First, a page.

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6th Apr 2020

Insight

How big is Germany's far-right problem?

  • Berlin: Tens of thousand of Germans held vigils in support of victims on Thursday (Photo: Sascha Kohlmann)

The Hanau shooting showed that "the threat posed by right-wing extremism, antisemitism, and racism in Germany is very high," German interior minister Horst Seehofer said on Friday (21 February).

He called it "a clearly racially-motivated terror attack" that left "a trail of blood ... in our country".

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It was the third far-right killing in Germany since last June, he noted.

And the threats kept multiplying, he said.

"Just last week, we arrested 12 suspected right-wing terrorists who had made concrete plans for attacks. During the past few days, we've investigated suspected right-wing extremists in several locations throughout Germany. We seized large quantities of explosives as well as hand grenades and automatic weapons," Seehofer said.

The Hanau shooting, which targeted Kurds, saw Germany step up security at mosques and transport hubs amid concern on copycat attacks.

It saw tens of thousands of Germans hold vigils in protest.

It prompted vice-chancellor Olaf Scholz to voice historical guilt.

"Our political debates cannot duck the fact that 75 years after the end of the Nazi dictatorship, right-wing terror exists in Germany again," he said.

And it acted as a national wake-up call to the size of Germany's far-right problem for Volker Bouffier, the regional premier in Hanau.

"This changes everything. Not only for this city, but for our country," Bouffier said of the attack.

German security services have tried to put numbers on it.

There were 24,100 right-wing extremists in Germany, 12,700 of whom were "violence-oriented", Germany's homeland intelligence agency, the BfV, said in its 2019 report.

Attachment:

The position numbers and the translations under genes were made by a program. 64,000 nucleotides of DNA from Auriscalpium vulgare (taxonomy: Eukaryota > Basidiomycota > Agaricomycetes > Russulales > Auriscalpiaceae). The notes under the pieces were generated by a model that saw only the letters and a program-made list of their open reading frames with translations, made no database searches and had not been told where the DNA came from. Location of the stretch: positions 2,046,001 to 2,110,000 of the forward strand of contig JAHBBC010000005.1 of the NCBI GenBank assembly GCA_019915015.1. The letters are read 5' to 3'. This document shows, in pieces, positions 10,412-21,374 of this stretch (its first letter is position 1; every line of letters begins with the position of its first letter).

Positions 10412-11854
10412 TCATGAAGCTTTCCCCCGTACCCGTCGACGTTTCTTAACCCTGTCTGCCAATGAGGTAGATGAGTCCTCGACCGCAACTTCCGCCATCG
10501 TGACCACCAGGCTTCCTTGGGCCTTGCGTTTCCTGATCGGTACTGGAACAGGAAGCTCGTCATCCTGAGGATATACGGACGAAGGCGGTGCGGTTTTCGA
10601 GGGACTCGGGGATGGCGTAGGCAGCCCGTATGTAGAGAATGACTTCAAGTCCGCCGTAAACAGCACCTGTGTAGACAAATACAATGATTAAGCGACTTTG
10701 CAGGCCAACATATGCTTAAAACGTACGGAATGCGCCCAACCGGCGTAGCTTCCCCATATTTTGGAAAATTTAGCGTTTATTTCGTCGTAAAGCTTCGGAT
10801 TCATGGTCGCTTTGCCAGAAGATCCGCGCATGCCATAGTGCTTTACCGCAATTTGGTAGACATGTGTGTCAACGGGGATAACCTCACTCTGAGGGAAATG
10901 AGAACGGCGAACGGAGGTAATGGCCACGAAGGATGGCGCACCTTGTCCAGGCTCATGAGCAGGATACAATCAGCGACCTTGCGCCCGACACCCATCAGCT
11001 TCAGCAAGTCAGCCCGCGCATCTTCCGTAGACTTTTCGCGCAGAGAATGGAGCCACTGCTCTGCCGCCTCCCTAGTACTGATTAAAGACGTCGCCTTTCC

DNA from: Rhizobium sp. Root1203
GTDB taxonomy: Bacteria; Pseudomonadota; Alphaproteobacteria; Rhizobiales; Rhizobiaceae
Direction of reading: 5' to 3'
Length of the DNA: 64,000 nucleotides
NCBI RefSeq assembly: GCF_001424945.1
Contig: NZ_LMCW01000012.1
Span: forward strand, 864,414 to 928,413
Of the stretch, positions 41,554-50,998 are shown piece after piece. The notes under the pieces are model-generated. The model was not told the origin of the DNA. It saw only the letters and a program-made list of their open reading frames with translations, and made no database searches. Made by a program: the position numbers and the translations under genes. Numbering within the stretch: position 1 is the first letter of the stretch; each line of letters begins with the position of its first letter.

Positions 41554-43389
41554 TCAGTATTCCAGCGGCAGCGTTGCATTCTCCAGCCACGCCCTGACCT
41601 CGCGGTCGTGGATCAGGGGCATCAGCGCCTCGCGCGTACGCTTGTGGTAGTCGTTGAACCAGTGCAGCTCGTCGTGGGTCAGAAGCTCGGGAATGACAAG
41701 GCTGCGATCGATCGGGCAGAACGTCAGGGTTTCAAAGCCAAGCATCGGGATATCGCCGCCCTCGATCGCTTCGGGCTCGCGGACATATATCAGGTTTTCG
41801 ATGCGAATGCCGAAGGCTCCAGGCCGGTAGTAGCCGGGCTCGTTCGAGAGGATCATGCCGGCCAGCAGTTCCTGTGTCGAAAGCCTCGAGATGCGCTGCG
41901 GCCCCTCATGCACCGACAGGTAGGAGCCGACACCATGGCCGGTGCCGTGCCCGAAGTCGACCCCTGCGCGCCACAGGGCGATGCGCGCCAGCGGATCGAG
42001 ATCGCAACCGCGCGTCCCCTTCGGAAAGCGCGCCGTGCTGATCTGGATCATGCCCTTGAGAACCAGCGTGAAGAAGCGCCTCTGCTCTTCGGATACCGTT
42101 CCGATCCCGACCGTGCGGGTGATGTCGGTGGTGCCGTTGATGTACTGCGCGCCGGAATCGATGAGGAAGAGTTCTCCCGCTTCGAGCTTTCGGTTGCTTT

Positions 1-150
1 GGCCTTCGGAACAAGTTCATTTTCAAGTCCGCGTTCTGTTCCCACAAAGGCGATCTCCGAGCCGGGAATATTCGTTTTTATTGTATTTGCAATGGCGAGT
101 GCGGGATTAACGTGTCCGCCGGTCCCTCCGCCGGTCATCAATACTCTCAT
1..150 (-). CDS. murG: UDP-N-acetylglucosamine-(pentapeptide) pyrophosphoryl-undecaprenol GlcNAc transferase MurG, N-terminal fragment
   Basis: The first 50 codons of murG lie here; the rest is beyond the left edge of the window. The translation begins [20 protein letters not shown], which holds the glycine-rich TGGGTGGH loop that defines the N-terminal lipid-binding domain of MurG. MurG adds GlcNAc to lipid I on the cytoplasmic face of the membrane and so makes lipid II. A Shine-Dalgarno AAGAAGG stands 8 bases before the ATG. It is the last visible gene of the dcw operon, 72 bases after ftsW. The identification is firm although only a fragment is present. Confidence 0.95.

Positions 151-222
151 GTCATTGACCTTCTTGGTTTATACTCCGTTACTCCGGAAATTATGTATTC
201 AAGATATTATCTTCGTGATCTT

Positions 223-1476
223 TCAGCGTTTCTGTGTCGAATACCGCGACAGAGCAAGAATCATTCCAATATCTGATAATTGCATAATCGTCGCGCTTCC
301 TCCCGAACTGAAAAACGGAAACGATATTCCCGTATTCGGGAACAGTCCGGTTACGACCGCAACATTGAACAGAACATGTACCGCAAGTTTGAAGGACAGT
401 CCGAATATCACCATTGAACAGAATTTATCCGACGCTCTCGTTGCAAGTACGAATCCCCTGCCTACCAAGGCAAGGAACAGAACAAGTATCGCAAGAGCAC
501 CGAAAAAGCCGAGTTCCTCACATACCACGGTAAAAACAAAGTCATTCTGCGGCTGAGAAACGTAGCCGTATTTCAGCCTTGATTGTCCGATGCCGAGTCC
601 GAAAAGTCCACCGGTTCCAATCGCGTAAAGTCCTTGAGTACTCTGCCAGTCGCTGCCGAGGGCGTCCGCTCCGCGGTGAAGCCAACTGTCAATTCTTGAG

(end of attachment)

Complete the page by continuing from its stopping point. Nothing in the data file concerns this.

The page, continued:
Far-right attacks against migrants and refugee centres soared after 2015, when almost 1m people sought asylum in Germany, with 995 such attacks in 2016 alone.

And in other figures, the Hanau incident came in times when the far-right Alternative for Germany (AfD) party was the third-largest in the German parliament.

But in the end, Germany's far-right problem might be more complex than numbers can say.

Germany's extreme-right was known for "persistently high levels of verbal aggression", the BfV report noted, in a sign of how its ideology had spread.

"Issues related to immigration policies and offences allegedly committed by migrants repeatedly mobilised significant numbers of people from the right-wing spectrum," Europol, the EU's joint police agency in The Hague, also said of Germany in its 2019 report.

The AfD party, like the extreme-right, has demonised migrants and other minorities in its rise in popularity.

And even the mainstream CDU and CSU parties of Scholz and Seehofer have espoused a harder line on migrants in recent times.

Fingers pointed at AfD

For Lars Klingbeil, the secretary-general of the left-wing Social Democrats party, AfD hate speech had directly contributed to a "poisoning of [German] society".

"One person carried out the shooting in Hanau, that's what it looks like, but there were many who provided him with the ammunition, and the AfD is definitely among them," Klingbeil told German broadcaster ARD.

The AfD was "the political arm of hate", Cem Özdemir, a German Green MP of Turkish origin, also said.

The Hanau killings prompted one AfD politician, Robert Lambrou, to exclaim that he was in a "state of shock" at the "horrific murders", in what sounded like a mea culpa.

But the AfD party as a whole showed little remorse, while targeting the Hanau attacker's mental health problems in its defence.

"The 'manifesto' of the crazy man of Hanau is now known. The remote diagnosis of a psychiatrist is that he was suffering from paranoid hallucinatory schizophrenia. In other words, he belonged in a psychiatric ward! But rather than suggesting that, attempts are being made to put the blame on us for his act of madness," an AfD statement said.

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